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A history of art in ancient Egypt (1883) (14585959560)

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A history of art in ancient Egypt (1883) (14585959560)

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Identifier: historyofartinan01perruoft (find matches)
Title: A history of art in ancient Egypt
Year: 1883 (1880s)
Authors: Perrot, Georges, 1832-1914 Chipiez, Charles, 1835-1901 Armstrong, Walter, Sir, 1850-1918
Subjects: Art -- Egypt History Egypt -- Antiquities
Publisher: London : Chapman and Hall
Contributing Library: Robarts - University of Toronto
Digitizing Sponsor: MSN



Text Appearing Before Image:
ts where the sphinx avenues terminated, generally at theprincipal entrance of the temple but sometimes at secondarygateways, these portals expanded Into those towering masses whichby their form as well as their size, so greatly impress the travellerwho visits the ruins of ancient Egypt. These masses have by ^ The wall of the principal inclosure at Denderah, that on the north, is not lessthan 33 feet high, and between 30 and 40 thick at the base. Its surface isperfectly smooth and naked, without ornament of any kind, or even rough-cast.(Mariette, Denderah, p. 27.) At Karnak the bounding walls are in a much worsestate of preservation ; they are ten or twelve centuries older than those of Denderah,and those centuries have had their effect upon the masses of crude brick. Our onlymeans of estimating their original height is by comparing, in the representationsfurnished to us by certain bas-reliefs, the height of walls with that of the pylonson which they abut. 2 Mariette, Karnak, pp. 5, 6.
Text Appearing After Image:
Fig. 206.—Gateway and boundary wall of a temple ; restored by Ch. Chipiez. The Temple under the New Empire. 341 common consent been na.med py/o7is. They seem to have been ingreat favour with the architects of Egypt, who succeeded by theirmeans in rendering their buildings still more original than theywould have been without them.^ The pylon is composed of three parts intimately allied one withanother ; a tall rectangular doorway is flanked on either hand by apyramidal mass rising high above its crown. Both portal andtowers terminate above in that hollow gorge which forms thecornice of nearly all Egyptian buildings. Each angle of thetowers is accentuated by a cylindrical moulding, which adds to thefirmness of its outlines. This moulding bounds all the flatsurfaces of the pylon, which are, moreover, covered with bas-reliefsand paintings. It serves as a frame for all this decoration, which itcuts off from the cornice and from the uneven line which marks thejunction of the sloping walls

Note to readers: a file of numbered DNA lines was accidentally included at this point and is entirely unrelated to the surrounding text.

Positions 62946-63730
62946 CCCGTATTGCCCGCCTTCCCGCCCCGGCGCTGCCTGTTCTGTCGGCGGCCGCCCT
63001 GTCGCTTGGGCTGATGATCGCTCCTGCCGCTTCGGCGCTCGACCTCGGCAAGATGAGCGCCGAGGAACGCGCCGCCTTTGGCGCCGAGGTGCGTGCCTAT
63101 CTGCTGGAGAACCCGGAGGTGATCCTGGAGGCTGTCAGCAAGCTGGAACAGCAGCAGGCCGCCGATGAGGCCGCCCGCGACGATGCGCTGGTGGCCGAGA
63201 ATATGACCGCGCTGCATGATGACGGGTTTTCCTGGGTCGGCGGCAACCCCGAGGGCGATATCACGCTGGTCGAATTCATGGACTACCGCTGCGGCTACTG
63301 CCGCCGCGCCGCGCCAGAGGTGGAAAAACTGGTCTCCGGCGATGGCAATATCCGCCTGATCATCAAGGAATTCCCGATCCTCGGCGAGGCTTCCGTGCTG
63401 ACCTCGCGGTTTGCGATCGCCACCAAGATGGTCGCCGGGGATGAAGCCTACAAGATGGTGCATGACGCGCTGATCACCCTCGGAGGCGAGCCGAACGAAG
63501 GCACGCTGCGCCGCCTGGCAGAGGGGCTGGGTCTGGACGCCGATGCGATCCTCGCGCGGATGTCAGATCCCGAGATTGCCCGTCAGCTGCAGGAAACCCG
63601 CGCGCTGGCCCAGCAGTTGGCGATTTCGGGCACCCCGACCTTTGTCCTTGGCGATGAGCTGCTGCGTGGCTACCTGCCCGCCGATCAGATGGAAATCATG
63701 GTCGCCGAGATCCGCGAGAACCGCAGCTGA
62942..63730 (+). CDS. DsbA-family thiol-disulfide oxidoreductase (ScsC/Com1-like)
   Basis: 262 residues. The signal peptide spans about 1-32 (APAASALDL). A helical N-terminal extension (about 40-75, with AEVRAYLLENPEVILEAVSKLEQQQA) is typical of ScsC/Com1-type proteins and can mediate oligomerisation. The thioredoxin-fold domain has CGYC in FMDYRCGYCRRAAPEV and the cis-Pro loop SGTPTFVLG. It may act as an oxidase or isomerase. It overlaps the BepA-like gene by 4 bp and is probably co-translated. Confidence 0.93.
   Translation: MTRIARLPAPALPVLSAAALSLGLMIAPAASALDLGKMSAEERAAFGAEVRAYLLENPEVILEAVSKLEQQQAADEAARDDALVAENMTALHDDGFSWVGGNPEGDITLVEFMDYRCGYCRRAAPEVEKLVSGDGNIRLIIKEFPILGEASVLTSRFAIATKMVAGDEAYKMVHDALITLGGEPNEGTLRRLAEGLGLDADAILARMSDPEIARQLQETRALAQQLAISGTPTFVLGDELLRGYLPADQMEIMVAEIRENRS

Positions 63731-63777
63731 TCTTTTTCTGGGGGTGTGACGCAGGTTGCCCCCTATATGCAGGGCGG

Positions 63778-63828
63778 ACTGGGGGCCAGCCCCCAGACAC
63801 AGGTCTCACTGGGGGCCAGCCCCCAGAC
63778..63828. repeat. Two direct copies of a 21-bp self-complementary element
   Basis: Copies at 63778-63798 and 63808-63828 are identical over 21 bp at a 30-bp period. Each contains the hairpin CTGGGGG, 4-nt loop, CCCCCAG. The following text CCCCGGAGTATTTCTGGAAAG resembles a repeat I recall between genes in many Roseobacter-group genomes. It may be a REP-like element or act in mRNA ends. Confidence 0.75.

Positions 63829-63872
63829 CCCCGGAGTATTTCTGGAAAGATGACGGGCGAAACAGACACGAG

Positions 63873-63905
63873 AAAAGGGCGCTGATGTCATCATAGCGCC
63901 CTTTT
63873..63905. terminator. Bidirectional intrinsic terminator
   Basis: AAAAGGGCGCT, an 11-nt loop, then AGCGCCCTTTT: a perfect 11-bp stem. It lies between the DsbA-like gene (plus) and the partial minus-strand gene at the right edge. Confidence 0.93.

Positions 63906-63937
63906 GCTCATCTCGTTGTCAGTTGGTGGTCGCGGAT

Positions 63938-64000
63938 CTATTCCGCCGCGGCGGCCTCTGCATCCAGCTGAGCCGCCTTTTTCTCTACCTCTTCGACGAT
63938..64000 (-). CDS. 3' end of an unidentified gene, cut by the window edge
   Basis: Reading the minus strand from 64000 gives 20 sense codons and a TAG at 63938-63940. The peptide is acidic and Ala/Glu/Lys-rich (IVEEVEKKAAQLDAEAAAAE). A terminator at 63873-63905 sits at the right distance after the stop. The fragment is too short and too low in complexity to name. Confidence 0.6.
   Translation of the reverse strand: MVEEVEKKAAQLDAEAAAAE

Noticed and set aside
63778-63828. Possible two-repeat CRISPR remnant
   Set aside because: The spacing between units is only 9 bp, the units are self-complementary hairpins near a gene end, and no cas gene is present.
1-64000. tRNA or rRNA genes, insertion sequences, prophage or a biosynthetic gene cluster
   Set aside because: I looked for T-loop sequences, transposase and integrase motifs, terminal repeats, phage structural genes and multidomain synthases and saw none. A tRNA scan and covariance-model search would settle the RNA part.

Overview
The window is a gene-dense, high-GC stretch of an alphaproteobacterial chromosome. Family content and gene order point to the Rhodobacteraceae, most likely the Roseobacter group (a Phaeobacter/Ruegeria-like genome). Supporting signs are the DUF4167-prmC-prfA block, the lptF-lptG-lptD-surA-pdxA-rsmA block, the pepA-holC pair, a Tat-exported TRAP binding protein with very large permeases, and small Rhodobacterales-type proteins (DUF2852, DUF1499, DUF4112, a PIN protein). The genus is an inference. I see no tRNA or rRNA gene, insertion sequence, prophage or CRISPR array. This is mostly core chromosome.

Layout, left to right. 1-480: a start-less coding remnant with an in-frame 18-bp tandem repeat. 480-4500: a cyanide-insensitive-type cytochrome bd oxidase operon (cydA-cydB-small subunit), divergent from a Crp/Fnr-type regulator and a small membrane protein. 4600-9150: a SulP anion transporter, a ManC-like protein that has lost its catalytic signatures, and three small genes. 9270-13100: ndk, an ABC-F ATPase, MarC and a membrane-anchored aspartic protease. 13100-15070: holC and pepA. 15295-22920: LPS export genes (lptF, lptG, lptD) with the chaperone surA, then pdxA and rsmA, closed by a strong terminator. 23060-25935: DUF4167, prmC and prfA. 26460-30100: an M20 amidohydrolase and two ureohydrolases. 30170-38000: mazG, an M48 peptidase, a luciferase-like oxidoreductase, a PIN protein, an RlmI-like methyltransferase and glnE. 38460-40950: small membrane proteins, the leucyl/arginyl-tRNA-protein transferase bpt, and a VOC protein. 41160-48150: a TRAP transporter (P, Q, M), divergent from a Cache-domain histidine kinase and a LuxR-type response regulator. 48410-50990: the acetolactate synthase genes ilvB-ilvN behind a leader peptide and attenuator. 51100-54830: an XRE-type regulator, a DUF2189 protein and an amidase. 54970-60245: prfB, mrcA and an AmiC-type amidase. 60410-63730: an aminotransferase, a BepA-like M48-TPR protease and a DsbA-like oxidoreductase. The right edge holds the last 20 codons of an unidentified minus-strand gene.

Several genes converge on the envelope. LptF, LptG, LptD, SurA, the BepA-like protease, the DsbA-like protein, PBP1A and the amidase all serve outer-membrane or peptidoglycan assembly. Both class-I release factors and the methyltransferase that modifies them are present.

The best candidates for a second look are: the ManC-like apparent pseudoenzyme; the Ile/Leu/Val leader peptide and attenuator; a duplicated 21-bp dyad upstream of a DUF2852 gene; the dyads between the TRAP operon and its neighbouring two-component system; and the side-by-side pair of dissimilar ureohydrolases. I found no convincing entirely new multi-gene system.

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1883
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University of Toronto
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a history of art in ancient egypt 1883
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